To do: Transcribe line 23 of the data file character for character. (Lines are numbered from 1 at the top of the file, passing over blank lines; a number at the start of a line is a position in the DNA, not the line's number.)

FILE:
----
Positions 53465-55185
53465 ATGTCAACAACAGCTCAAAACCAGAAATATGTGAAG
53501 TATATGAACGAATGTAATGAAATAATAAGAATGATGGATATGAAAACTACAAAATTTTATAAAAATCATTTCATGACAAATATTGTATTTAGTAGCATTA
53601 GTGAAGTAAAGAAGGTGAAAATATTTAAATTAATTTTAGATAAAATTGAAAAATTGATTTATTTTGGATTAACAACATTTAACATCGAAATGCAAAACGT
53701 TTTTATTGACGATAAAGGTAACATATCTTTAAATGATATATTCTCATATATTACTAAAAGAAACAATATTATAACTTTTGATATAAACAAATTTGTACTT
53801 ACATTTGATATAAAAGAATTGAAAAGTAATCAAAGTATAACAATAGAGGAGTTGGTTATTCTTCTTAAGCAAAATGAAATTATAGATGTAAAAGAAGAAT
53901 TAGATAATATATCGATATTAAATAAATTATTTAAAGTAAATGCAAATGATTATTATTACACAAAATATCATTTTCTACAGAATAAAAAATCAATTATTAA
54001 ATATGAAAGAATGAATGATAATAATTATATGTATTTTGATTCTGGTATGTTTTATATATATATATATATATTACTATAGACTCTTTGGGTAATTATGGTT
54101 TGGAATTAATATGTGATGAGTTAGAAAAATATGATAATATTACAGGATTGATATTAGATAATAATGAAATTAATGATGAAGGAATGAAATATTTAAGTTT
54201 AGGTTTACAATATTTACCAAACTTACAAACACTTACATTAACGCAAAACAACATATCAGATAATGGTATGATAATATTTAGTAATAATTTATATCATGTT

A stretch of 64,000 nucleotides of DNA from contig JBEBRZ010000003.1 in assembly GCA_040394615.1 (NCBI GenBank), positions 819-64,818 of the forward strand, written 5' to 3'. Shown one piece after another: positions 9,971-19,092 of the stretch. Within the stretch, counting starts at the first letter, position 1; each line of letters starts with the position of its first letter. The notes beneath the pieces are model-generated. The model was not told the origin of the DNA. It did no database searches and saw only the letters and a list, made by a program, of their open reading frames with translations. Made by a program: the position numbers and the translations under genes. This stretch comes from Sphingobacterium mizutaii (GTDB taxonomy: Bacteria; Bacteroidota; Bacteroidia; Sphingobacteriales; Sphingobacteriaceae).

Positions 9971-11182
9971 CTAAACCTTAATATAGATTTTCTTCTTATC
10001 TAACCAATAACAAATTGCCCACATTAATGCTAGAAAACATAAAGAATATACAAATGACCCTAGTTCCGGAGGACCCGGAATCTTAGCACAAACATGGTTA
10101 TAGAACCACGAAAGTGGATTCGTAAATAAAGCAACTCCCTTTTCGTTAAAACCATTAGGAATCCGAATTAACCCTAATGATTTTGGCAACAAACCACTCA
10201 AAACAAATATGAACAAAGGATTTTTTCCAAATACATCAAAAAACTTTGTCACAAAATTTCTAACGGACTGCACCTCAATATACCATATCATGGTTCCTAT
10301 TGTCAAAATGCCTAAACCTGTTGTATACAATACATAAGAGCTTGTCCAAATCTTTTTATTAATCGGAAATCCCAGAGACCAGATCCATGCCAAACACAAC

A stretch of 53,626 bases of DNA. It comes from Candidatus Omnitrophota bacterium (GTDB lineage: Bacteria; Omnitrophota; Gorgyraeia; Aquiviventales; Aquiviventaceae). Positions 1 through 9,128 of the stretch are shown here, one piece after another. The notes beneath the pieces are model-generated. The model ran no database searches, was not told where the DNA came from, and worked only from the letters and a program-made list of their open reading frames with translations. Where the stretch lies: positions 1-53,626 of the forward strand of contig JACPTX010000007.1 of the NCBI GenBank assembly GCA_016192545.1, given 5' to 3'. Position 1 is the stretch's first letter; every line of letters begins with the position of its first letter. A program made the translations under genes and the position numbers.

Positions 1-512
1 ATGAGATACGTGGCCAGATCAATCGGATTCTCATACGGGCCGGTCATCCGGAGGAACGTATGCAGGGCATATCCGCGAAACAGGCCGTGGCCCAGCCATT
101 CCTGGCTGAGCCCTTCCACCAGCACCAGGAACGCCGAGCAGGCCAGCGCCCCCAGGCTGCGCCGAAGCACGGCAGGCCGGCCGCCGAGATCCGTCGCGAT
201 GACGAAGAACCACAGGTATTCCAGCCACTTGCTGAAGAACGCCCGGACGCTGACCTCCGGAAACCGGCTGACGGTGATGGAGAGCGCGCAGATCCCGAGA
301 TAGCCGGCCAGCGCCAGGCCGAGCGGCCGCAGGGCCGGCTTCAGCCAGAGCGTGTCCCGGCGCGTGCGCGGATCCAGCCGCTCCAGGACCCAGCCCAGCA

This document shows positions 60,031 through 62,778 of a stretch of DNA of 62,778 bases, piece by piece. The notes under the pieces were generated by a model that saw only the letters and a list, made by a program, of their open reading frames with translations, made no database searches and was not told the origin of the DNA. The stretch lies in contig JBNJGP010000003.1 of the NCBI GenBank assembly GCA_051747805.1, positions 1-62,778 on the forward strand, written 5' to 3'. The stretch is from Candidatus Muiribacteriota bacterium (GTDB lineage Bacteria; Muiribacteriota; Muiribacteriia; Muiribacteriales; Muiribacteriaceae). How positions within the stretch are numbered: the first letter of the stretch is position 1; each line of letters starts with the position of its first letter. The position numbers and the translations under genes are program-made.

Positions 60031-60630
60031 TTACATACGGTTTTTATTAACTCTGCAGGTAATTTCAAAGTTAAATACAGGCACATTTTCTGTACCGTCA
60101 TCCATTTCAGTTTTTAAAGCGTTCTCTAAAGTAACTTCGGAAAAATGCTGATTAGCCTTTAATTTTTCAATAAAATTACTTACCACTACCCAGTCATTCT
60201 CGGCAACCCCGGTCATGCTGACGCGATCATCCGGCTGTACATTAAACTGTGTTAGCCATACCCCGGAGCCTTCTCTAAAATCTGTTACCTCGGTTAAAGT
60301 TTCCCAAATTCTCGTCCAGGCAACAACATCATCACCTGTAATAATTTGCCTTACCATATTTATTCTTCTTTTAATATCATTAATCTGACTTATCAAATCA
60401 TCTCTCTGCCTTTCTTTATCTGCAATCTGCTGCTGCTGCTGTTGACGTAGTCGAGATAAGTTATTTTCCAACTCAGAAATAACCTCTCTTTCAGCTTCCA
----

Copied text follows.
301 TAGCCGGCCAGCGCCAGGCCGAGCGGCCGCAGGGCCGGCTTCAGCCAGAGCGTGTCCCGGCGCGTGCGCGGATCCAGCCGCTCCAGGACCCAGCCCAGCA